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As a woman, environmentalist, and intern at Clean Water Action, waking up in Massachusetts on November 7th felt pretty good. All 17 candidates that Clean Water endorsed in Massachusetts won their races, meaning that strong advocates for the environment will be taking office all around the state.

Looking at some highlights from those races and others: We re-elected Senator Elizabeth Warren who can be counted on to advocate for a green economy not just for Massachusetts but the country as a whole. Ayanna Pressley will also be in Washington fighting on behalf of Massachusetts as the first black women to represent our state in congress. Pressley took the pledge to not take money from the fossil fuel industry along with two new state representatives Nika Elugardo from Jamaica Plain and Thomas Vitolo from Brookline. Over 50 women will now represent constituents across Massachusetts in a wide range of local and state offices, and many of them are following with the national trend of being the first women of color in their positions. Along with Ayanna Pressley, Rachel Rollins is the first woman of color elected as Suffolk County District Attorney and Tram Nguyen is the first Vietnamese-American to run for office in MA, let alone win. These wins and many more should be celebrated in the name of intersectional feminism.

Both statewide ballot questions that Clean Water endorsed (2* and 3**) passed, ensuring a stronger and safer community for everyone. The 19th Suffolk District voted yes on the “Global Warming Solutions Implementation Act” which will hopefully lead to local environmental protections. Three different towns all voted in favor of the community preservation act which, among other things, allocates more open spaces. Two other towns voted to approve the funding for the removal of toxic asbestos sealant in a septage treatment facility. These proactive measures are an encouraging sign that localities are taking it upon themselves to protect their surrounding environments.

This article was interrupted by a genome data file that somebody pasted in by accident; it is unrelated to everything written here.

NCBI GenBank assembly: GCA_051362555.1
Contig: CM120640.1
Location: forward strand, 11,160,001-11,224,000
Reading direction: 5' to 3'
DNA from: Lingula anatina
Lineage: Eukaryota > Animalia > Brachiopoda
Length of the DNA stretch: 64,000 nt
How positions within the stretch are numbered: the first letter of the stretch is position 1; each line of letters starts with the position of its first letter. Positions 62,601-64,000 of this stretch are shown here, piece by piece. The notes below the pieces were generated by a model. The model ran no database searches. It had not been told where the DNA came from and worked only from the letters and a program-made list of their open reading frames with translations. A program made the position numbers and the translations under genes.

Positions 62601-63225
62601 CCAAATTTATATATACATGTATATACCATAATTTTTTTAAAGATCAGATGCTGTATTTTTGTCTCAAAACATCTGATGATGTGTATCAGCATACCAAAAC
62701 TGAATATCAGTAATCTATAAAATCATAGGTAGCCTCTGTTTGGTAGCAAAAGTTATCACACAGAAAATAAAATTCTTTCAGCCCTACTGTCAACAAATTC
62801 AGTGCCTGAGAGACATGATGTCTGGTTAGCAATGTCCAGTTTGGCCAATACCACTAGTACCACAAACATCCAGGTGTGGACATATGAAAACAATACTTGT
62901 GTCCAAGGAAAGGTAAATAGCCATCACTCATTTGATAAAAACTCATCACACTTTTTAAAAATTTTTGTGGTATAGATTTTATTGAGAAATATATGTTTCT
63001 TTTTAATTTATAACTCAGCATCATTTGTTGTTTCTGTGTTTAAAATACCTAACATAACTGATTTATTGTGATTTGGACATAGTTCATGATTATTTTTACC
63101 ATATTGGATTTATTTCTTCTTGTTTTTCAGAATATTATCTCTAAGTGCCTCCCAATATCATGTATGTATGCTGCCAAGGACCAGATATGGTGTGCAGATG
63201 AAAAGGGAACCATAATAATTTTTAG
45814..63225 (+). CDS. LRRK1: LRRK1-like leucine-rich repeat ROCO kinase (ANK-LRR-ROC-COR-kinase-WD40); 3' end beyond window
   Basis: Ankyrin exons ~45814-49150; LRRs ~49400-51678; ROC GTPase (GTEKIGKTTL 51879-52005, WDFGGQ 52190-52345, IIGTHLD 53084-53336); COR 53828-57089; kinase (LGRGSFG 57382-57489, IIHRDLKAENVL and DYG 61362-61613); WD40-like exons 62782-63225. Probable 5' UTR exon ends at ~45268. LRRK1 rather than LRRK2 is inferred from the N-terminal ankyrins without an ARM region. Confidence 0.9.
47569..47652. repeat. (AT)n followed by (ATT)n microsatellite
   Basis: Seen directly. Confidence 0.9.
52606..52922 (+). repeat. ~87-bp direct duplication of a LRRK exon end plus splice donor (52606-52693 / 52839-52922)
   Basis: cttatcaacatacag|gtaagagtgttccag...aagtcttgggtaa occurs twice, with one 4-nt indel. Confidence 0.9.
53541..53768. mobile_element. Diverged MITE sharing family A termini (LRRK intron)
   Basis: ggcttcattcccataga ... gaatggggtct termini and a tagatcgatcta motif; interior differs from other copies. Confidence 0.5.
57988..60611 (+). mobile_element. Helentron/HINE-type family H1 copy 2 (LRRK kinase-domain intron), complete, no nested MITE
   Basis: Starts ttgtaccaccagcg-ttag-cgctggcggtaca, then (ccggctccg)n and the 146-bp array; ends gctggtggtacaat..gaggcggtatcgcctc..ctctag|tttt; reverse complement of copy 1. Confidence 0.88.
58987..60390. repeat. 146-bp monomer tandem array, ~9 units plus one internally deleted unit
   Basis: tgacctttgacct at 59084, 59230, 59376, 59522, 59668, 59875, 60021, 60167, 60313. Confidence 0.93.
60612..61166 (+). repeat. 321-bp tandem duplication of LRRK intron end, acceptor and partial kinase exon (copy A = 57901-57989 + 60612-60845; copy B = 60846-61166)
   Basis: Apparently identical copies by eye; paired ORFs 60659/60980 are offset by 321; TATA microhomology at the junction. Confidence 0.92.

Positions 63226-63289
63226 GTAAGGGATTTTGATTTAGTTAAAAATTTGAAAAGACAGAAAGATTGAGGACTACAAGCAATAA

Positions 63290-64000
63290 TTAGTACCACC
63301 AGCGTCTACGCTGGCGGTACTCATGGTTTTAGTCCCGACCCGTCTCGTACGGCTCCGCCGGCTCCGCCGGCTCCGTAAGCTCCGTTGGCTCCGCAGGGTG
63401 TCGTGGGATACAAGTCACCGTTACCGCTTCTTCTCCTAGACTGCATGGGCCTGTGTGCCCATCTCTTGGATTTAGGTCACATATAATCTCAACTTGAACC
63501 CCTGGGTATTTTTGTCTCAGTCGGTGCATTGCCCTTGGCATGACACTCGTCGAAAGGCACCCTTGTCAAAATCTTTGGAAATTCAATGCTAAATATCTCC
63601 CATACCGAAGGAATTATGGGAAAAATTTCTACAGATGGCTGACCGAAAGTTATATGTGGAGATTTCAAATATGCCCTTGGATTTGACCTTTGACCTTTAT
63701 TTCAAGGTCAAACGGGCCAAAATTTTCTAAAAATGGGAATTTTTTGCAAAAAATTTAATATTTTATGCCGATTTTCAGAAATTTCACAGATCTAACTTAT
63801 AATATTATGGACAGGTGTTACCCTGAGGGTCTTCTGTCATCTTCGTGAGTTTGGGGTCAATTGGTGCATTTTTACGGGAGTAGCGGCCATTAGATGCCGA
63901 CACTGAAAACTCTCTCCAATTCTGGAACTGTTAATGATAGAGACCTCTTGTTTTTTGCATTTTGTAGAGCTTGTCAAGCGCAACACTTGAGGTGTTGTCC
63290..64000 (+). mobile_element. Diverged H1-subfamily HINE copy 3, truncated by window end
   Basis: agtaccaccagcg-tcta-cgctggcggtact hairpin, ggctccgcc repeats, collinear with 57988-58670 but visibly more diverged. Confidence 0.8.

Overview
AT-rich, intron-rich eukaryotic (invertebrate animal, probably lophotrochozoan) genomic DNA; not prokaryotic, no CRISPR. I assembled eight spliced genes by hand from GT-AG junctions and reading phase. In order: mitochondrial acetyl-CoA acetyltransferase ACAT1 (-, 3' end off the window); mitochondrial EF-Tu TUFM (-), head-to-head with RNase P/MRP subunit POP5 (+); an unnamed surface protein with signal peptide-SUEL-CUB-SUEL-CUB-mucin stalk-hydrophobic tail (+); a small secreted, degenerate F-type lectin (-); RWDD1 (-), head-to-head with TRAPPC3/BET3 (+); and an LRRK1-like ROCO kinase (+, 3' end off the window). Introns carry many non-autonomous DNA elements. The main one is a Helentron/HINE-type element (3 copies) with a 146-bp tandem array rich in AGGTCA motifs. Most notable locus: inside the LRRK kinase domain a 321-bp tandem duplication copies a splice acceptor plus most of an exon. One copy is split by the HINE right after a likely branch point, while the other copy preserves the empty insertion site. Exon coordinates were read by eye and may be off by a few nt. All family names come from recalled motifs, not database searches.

The election results in Massachusetts show, for the most part, that people are awake. They care about the environmental crisis we are in and they are no longer accepting menial efforts from our elected officials in an attempt to placate their concerns.

* Ballot question two regards the creation of a citizen’s commission to advance an amendment to the United States Constitution to limit the influence of money in elections and establish that corporations do not have the same rights as human beings.

**Ballot question three regards keeping in place the current law, which prohibits discrimination on the basis of gender identity in places of public accommodation.

Candidates endorsed by Clean Water:

Sen. Elizabeth Warren

Sen. Jason Lewis
Sen. Jamie Eldridge
Sen. Harriette Chandler
Sen. Paul Feeney
Sen. Julian Cyr
Rep. Lori Ehrlich

Rep. Sean Garballey
Rep. Natalie Higgins
Rep. Joan Meschino
Rep. Jim Hawkins
Rep. Marjorie Decker
Tommy Vitolo
David LeBoeuf
Rep. Michelle DuBois 
Tram Nguyen
Tami Gouveia 

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